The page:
Help Reduce Unknown Calls

You Can Silence Unknown Calls

Do you get a slew of calls from numbers you don’t recognize? Not only are unrecognized numbers spamming our phones, they can lead to scammers getting in touch with us. It’s frustrating. It can feel intimidating. Mostly, though, it’s an increasing nuisance.

So what can you do? There are several options out there for silencing unknown calls.

Are you an iPhone user? There’s a toggle in your settings that allows you to silence any number not already stored in your contacts. You can go to Settings > Phone > Silence Unknown Callers and switch that to “on.”

Android user? Well, because there are a few different platforms, you’ll have to do an internet search for your exact OS. There’s always an instructional post out there for anything you can imagine.

The downside of this is you may miss calls from a delivery person, doctor’s office, or service you’re waiting to hear back from. Recently I ran into this problem so I simply toggled the option to “off” while I was waiting for my call. It’s not a perfect solution, but there never is a “perfect” solution to robocalls, is there?

3rd Party Options

There are some 3rd party options for unwanted calls. Various apps can help keep those annoying calls at bay. As with everything, there are both free and paid options.

Again, the software on 3rd party apps may be imperfect, but they do help greatly reduce the number of calls you’re getting daily. I can receive upwards of 8 spam calls a day, so a service that may only let 1 through is a definite improvement. They’re worth a look.

Remember when it comes to free apps, if they aren’t charging a fee, then your information may be for sale. Part of why we’re in this mess is the sale of our information. It’s counterintuitive to use a service that adds to the problem. Do your research. If you’re in the market for a 3rd party app, you get what you pay for.

Do Not Disturb

A nifty feature most phones have is the Do Not Disturb (DND) feature. You may be familiar with this when your bluetooth syncs to your car and sends a message to whoever texts you that you’re driving. But the DND settings can be customized for the day as well.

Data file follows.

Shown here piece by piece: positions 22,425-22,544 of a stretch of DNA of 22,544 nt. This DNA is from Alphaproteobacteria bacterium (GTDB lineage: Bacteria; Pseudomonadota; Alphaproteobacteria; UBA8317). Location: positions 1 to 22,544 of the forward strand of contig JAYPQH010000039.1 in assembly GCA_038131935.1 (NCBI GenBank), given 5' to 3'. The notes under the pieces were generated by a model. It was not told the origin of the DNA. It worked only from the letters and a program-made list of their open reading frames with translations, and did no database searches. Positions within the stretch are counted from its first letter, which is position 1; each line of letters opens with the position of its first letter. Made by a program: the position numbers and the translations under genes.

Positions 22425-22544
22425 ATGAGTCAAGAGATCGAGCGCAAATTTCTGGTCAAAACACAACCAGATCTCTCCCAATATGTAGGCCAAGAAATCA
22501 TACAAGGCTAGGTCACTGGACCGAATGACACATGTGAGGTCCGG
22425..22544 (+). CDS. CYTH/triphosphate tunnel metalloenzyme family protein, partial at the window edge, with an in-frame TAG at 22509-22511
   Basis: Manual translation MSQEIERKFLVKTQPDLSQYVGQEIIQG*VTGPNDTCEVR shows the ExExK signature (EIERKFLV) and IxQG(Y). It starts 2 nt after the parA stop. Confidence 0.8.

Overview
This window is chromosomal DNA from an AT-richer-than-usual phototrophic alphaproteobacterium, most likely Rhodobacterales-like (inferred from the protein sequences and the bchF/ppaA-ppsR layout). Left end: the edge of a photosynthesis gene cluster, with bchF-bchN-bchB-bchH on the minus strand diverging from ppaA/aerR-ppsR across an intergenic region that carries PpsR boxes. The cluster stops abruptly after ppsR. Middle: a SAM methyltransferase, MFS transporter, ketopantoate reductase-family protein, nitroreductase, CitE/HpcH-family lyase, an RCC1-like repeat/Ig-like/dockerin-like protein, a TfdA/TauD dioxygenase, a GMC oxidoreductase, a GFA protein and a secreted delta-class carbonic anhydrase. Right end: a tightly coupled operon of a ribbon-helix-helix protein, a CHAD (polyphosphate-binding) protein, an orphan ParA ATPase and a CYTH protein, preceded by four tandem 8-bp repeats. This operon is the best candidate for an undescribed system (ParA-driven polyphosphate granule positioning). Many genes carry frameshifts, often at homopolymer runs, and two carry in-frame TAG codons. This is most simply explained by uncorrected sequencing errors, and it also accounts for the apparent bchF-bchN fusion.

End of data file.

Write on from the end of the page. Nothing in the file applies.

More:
I have family and friends across the world and in many different time zones, so my phone is never off. This can be a problem when spammers decide to call before 7am (especially on the weekend.) Even my silenced phone makes a noise when a call has it vibrating against the nightstand. The solution? Do Not Disturb settings.

An internet search for your personal operating system will quickly tell you how to modify these. Again, it’s not a perfect solution, but it’s another weapon in your arsenal against spam calls.

Working Together

With the filters put in place by our carriers (check yours here) and the extra measures listed above, we can significantly reduce spam calls. The system may not be perfect, but it’s a step forward.

What are you doing to reduce spam calls? Let us know on our socials or in the comments. And stay safe out there.

Photo by Gabriel Gonzalez on Unsplash

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7 thoughts on “Help Reduce Unknown Calls

  1. In game Warcraft quote “Time is Money, Friend.” So, unless you’re being charged by the minute, my advice is to leave the call open until they spammers hang up. Waste their time and the calls will eventually stop. I used to get several calls each day telling me I need a car warranty for my three year old car, but they have almost disappeared.

  2. I don’t answer calls I don’t recognize. If it is important they will leave a message. The exception is if I am expecting an unknown number.

  3. I know this sounds ridiculous, but the action has been very effective. I bought a coach’s whistle, and have it conveniently tucked away in the kitchen drawer. We have a landline, and also our cell phones. When I get a live person on a spam call on either phone, I wait until they stop talking and know they’re listening. Then I blow the whistle long and hard. If they have a headset on, as I would guess some of them do, it isn’t fun trying to get that thing off their head while a whistle is ringing in their ear. By the time I’ve stopped, the line has always gone dead. I have even called a few back when they leave a number, just to “blow the whistle” on them. They must be taking my number off their list. So far, I haven’t gotten a second scam call from the same party who’s been treated to the whistle. The IRS stopped calling long ago.

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